Chicken kapama (pronounced kah-pah-MAH) is a tomato-based Greek stew, often flavored with red wine and cinnamon. I first had this dish when I was on an excavation in Greece one summer during college. We were staying in a very small town with only about four hundred residents, and we ate lunch at the same restaurant every day. As you can imagine, eating from the same menu every day for six weeks gets a bit monotonous at times, but the restaurant had one special each day in addition to the regular menu. One or two times, that special was chicken kapama—although I didn’t know its name at the time, since they simply called it “chicken and orzo”—and it was phenomenal.
In my household, however, chicken kapama shall henceforth be known as “The Stew That (Nearly) Broke My Dog.” I don’t cook a lot of meat, and when I do, I typically use frozen boneless skinless chicken tenders, for convenience. This was the first time I’d bought fresh chicken in quite some time, a fact that did not go unnoticed by Phoebe. I have never seen her so focused and attentive as when I was removing the skin and excess fat from the chicken pieces, and I had to give her a Kong full of peanut butter just to keep her from leaping up on the stove while the chicken was cooking. I thought the bulk of the work was done once I had all the ingredients in the stockpot and just had to simmer it for an hour, but I thought wrong: Phoebe paced around and whined for a large portion of that hour, with the tantalizing, spicy scent from the stove slowly but surely driving her bonkers. Have you ever tried to soothe a hungry dog while simultaneously cooking stew? Let me assure you: it’s no easy task!
Not that I blame her, of course. The combined aroma of chicken, red wine, cinnamon, cloves, onions, and garlic was such that I myself could barely wait the full hour for the stew to be ready. It’s the perfect meal for a cold winter evening, although strangely enough, it’s also the perfect meal after completing a sweaty summer morning and afternoon’s work on excavation (thankfully, the restaurant was overly air-conditioned!). One of the things I love about food is its ability to transport you to a different time or place, whether somewhere in your own actual memories or just somewhere in your imagination. For me, chicken kapama brings me back to that summer in Greece. What are some of your favorite food memories or associations?
- 3 1/2 pounds chicken (I use a combination of bone-in thighs and drumsticks)
- 2 tablespoons olive oil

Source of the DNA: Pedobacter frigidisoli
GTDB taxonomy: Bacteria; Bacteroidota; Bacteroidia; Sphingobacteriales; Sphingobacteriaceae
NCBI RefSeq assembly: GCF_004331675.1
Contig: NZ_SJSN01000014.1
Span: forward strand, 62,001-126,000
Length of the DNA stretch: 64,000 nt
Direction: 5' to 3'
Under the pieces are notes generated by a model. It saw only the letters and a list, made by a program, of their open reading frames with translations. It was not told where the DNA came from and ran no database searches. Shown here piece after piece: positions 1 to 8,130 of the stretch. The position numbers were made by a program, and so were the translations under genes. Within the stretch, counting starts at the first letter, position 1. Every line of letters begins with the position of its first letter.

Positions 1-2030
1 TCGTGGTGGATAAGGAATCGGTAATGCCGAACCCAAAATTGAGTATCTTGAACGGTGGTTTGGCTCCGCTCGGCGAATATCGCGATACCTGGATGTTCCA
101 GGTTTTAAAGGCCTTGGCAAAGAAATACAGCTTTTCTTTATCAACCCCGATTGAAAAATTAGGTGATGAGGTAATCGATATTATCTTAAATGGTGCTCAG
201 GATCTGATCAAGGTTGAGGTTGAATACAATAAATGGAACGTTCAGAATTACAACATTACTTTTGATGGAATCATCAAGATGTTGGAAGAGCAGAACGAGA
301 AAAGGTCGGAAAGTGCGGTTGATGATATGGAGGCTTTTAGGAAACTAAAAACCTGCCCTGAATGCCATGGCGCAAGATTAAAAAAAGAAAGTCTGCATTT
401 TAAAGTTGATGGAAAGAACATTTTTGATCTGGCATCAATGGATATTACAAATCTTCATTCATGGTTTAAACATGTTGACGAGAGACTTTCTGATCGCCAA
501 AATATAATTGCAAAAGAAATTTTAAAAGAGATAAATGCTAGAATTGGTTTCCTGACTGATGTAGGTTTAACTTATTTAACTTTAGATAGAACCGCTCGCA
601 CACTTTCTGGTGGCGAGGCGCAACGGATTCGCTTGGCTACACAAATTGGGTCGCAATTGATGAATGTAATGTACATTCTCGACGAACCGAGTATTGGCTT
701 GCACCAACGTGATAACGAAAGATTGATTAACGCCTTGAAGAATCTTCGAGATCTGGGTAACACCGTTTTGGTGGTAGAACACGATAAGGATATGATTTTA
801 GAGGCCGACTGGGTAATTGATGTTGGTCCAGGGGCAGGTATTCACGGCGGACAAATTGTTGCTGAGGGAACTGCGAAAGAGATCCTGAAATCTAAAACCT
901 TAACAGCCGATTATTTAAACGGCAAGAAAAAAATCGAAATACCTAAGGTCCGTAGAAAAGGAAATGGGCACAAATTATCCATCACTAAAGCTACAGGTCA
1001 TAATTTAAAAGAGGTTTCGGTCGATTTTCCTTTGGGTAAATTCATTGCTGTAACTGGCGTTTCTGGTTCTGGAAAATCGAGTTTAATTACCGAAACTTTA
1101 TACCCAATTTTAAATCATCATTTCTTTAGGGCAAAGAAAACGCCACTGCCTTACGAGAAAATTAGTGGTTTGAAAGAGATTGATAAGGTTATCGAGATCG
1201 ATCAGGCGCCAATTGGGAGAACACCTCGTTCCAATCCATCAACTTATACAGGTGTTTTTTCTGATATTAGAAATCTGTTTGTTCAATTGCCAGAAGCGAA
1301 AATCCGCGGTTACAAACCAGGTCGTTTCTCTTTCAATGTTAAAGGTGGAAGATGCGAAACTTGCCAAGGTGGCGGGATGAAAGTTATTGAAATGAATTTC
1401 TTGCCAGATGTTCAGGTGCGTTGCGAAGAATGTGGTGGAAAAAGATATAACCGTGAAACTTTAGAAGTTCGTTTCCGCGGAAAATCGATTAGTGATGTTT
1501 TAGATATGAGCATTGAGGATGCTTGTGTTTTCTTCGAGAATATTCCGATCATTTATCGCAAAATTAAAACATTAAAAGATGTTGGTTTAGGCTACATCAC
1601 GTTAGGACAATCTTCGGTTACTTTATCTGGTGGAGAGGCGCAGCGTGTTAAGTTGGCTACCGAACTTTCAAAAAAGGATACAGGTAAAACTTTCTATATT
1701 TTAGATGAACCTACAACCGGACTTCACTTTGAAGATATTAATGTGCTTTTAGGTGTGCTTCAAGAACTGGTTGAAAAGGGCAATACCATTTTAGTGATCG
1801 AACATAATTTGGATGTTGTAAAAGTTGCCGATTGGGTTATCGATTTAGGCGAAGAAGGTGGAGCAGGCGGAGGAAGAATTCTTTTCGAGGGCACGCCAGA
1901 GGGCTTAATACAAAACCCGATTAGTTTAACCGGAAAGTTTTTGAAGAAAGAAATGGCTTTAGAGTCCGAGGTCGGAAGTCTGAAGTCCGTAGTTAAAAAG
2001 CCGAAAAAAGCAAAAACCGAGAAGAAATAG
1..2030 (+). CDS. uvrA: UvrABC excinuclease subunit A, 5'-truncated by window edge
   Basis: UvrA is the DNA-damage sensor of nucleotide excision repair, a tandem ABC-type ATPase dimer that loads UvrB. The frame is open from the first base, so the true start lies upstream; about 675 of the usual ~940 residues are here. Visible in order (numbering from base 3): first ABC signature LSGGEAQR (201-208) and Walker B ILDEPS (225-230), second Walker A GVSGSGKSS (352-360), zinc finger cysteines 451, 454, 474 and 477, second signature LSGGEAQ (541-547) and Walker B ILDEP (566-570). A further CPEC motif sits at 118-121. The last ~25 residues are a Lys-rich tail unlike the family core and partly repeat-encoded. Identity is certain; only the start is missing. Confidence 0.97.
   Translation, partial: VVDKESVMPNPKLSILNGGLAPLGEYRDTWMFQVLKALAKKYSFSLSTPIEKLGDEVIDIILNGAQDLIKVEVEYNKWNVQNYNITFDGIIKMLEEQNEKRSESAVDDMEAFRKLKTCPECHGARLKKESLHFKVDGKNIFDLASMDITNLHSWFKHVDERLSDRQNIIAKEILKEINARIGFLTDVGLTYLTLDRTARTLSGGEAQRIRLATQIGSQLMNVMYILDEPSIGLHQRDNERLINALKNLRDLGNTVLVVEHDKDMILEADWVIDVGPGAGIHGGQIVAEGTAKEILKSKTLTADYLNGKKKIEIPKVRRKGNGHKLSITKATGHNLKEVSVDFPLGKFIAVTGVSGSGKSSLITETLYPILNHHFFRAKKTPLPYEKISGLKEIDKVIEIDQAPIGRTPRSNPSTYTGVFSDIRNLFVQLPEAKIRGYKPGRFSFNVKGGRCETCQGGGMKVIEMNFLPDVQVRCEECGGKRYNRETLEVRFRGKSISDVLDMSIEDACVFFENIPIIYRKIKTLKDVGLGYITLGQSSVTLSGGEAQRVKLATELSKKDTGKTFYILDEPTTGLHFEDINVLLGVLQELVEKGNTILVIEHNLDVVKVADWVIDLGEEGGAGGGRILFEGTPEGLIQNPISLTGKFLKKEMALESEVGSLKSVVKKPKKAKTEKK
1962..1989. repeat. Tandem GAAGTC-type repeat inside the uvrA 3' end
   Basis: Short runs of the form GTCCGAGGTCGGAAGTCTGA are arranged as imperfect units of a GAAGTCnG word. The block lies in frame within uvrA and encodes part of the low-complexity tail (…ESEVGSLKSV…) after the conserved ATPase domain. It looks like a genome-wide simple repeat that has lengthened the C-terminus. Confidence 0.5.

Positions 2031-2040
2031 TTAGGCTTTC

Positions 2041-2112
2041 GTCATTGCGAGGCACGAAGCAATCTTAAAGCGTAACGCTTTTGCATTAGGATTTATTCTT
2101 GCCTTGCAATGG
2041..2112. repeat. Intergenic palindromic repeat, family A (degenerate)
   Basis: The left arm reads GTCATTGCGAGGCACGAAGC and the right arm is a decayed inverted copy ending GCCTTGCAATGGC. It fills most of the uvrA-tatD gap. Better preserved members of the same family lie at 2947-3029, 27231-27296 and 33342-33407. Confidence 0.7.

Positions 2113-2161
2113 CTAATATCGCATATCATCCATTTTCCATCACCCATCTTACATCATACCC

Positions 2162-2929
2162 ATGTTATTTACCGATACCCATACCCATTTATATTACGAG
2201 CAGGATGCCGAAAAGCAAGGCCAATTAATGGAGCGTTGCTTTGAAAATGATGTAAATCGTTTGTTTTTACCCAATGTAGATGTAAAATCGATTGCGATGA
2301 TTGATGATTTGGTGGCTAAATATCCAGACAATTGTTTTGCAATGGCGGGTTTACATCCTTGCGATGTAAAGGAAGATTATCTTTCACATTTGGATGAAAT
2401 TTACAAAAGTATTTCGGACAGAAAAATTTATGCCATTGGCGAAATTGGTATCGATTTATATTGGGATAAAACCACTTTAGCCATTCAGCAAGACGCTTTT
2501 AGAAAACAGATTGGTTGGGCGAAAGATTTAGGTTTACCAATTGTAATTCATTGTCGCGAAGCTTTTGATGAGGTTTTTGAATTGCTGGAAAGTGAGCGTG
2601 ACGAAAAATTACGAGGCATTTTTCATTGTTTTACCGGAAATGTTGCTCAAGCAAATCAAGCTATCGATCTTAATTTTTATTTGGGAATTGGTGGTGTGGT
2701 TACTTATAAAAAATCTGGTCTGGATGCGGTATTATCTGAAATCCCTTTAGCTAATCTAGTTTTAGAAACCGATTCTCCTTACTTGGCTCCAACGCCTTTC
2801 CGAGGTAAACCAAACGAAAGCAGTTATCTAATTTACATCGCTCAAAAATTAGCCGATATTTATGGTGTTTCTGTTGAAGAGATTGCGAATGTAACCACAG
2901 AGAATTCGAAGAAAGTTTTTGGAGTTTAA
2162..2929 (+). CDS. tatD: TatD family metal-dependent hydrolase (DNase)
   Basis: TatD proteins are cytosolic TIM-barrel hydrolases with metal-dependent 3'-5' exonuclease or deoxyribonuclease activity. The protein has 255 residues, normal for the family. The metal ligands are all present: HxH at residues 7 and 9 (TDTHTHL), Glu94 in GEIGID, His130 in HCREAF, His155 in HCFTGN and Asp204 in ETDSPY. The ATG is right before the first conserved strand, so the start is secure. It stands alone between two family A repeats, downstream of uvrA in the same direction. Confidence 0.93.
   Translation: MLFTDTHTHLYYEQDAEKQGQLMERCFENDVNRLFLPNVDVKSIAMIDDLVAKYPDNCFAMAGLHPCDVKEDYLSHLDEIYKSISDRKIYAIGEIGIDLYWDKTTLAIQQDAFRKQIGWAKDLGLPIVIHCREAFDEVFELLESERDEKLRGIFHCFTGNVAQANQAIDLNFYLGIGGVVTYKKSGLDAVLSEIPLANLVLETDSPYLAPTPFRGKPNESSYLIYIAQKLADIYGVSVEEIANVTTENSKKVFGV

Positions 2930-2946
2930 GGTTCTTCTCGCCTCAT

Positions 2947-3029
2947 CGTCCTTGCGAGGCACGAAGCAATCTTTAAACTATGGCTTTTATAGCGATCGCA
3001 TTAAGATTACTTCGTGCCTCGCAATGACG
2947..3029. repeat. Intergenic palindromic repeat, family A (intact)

- 2 tablespoons butter or margarine
- 1 large onion, diced
- 3 cloves garlic, minced
- 1 1/2 cups red wine
- 1 tablespoon red wine vinegar
- 3 tablespoons tomato paste
- 2 cups crushed tomatoes
- 3 tablespoons brandy
- 3 tablespoons honey
- 3/4 teaspoon ground cinnamon
- 4 whole cloves
- 4 dried bay leaves
- salt and pepper to taste
- 1 pound orzo
- parmesan cheese, grated (optional)
- In a large Dutch oven or stockpot, heat olive oil and butter/margarine over medium-high heat. Once melted, place chicken pieces in the pot and cook until slightly browned, about 15 minutes.
- Remove chicken pieces from the pot and set aside to cool. Add diced onion to the remaining oil and butter in the pot, and cook until softened, about 5 minutes. Add garlic and sauté 1-2 minutes. Add remaining stew ingredients (red wine, red wine vinegar, tomato paste, crushed tomatoes, brandy, honey, cinnamon, cloves, bay leaves, and salt and pepper to taste). Stir and bring the contents of the pot up to a boil.
- Meanwhile, remove skin and any excess fat from the chicken pieces. Once the sauce boils, reduce the heat to a low simmer. Place the chicken pieces in the pot and simmer, uncovered, for 10 minutes.
- Cook on a low simmer, covered, for 40 minutes, stirring periodically to make sure that all the chicken pieces are submerged at some point. After 40 minutes, remove the lid and continue simmering for 15-20 minutes, until the liquid has been slightly reduced.
- Cook the orzo according to the directions on the package.
- Serve stew over orzo and top with parmesan cheese (if desired).
- Serves 6-8.
- This recipe is very easy to make dairy-free. Simply use dairy-free margarine instead of butter (you could probably also just use 4 tablespoons of oil, rather than 2 tablespoons butter and 2 tablespoons oil), and skip the parmesan cheese on top.